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« Katarxis #3 Is Now Online | Main | Magazines »

September 11, 2004

Desiblogs

Michael Blowhard writes

Dear Blowhards --

I'm getting used to the term "Desi," which -- if I understand it right -- is a term for anyone of South Asian descent. Pakistanis, Indians, Bangladeshis -- they're all Desis. Corrections appreciated if I've got this wrong, of course, as long as everyone understands that I'm just a passe old man who's doing his valiant best to keep up with a bewildering new world.

There's another handy term I like a lot too: Desiblog, which means a blog written by a Desi. There are a ton of them out there, many of them aburst with personality, brains, and humor. Some of the people behind my regular blogstops are Desis -- GNXP's Razib and Godless, for instance, as well as the charming and insightful Neha Bawa. And my litblogger of choice, the droll and sophisticated Kitabhkana, is another Desiblogger.

Recently I've been enjoying a few Desiblogs that are new to me too. Sepia Mutiny is nothing if not incisive, and the succinctly named Desiblog posted recently about bhangra aerobics. I've been getting a huge kick out of following Dancing With Dogs' feisty and on-the-ball Shanti. Don't miss Shanti's recent rant about why she doesn't like calling herself a feminist, as well as the fun and uninhibited commentfest that follows.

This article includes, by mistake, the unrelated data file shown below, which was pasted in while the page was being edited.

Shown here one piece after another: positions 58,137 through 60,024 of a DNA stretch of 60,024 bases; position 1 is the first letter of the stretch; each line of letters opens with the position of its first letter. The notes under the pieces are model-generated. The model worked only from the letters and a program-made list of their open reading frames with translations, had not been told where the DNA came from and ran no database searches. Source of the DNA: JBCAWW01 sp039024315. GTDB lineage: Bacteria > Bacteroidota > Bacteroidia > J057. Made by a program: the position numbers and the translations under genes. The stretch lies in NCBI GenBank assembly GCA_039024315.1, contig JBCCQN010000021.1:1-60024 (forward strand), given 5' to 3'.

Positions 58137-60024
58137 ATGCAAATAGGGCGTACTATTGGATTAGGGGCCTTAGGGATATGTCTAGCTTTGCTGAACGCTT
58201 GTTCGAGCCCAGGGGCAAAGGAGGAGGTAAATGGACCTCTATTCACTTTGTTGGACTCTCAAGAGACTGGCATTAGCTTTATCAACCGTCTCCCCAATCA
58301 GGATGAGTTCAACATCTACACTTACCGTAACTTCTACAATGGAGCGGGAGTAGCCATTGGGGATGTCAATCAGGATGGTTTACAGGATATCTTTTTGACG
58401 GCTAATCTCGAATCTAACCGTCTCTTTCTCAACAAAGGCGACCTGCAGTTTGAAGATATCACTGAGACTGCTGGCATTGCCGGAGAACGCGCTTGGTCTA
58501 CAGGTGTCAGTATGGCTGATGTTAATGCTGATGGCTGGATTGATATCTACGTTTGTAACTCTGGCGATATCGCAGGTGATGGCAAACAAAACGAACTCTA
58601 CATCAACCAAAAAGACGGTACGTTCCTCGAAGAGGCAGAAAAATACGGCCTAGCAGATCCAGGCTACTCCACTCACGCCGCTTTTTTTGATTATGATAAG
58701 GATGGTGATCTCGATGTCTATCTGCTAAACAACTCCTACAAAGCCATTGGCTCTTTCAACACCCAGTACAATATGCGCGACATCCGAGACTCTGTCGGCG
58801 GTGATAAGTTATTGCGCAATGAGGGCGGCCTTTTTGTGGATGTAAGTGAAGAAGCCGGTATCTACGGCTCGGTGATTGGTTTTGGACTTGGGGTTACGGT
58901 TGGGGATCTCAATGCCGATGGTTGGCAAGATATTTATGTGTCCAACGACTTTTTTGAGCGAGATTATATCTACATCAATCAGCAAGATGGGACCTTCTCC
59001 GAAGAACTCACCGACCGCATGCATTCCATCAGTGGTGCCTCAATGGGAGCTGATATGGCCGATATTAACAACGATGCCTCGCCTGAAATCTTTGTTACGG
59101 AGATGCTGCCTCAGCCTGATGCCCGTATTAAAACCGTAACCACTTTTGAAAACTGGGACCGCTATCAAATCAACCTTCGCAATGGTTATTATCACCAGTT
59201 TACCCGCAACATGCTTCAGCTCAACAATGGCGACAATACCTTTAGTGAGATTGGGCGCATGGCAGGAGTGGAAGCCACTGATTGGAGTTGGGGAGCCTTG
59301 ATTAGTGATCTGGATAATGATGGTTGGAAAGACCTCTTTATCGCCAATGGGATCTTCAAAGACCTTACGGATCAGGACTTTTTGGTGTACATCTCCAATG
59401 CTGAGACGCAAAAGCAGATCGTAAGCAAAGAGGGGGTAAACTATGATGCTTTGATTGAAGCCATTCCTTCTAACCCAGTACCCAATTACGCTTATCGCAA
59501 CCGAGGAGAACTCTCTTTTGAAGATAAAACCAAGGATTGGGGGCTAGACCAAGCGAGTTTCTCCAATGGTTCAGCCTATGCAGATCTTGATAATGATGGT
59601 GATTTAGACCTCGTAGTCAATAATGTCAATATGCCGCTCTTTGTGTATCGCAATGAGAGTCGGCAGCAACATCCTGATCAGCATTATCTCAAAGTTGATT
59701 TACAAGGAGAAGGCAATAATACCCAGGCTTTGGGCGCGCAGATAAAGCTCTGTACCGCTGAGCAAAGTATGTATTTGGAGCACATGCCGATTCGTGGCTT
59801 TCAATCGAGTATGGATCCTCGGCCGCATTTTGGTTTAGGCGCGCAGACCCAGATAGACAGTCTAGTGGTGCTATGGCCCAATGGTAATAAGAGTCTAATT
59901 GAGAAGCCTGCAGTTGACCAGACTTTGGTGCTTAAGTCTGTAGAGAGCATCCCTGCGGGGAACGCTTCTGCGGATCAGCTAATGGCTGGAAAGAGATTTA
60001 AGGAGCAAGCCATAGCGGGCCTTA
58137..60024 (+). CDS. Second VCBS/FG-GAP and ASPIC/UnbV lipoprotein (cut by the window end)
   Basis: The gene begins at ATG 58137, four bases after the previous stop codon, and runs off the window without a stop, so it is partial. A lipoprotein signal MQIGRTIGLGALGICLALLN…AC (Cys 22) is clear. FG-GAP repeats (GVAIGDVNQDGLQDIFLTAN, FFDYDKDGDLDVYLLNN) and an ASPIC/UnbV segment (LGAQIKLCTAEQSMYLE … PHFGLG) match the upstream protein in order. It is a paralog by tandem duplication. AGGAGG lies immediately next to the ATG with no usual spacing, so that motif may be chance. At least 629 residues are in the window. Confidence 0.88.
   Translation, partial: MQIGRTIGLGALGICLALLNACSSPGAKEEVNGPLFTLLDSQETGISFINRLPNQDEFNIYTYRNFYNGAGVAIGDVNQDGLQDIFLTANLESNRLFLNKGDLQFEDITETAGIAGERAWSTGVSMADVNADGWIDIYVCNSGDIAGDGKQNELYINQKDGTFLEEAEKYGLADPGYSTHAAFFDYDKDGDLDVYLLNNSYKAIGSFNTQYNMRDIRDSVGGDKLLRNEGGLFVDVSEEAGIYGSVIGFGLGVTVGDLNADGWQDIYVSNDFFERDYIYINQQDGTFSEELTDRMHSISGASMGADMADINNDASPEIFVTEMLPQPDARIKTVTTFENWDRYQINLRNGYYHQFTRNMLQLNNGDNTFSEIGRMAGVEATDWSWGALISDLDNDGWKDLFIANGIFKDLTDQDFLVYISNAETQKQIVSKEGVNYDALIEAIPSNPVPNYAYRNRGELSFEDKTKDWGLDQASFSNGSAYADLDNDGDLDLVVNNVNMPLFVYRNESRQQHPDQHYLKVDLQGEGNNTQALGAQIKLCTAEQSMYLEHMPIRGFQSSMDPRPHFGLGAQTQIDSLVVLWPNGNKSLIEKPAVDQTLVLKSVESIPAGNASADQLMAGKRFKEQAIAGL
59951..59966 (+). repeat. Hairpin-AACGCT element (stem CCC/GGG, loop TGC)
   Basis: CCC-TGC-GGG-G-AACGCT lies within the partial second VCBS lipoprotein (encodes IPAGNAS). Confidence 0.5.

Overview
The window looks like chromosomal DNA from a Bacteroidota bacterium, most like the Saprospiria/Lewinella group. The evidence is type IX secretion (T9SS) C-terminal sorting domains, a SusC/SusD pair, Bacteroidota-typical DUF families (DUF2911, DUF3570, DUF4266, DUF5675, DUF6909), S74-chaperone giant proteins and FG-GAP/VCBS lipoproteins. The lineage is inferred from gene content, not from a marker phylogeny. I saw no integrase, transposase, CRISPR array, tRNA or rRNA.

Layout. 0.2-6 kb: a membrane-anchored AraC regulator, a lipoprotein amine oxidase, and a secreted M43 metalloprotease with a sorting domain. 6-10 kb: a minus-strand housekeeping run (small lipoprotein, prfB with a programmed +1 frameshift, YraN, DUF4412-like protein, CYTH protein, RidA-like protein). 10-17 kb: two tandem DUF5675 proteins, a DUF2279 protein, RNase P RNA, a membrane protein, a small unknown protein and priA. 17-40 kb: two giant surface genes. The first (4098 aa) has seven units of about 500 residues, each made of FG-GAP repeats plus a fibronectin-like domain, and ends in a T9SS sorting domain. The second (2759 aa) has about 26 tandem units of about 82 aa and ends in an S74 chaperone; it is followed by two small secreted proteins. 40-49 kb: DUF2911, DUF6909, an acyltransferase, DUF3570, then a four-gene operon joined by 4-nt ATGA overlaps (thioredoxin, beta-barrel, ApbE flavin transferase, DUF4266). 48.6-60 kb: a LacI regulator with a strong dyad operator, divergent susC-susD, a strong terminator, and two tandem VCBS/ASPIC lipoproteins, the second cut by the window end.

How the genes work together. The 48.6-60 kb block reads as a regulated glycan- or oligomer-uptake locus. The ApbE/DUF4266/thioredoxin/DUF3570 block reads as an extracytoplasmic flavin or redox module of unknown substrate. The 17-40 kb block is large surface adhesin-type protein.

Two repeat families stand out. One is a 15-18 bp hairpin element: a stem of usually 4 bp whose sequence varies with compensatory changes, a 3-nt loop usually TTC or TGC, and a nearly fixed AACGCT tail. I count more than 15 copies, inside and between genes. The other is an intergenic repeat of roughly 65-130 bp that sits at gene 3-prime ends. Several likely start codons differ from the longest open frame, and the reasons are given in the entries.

(Thanks to GNXP, where I found many of these links.)

Best,

Michael

UPDATE: Razib has put some more info and thinking about the Desi thing into a GNXP posting.

posted by Michael at September 11, 2004




Comments

It sure is amazing how things evolve.

Desi

Thanks for the update

Posted by: reader on September 11, 2004 08:39 PM



Scrambles a brain, doesn't it? The original, now displaced ...

Posted by: Michael Blowhard on September 11, 2004 10:28 PM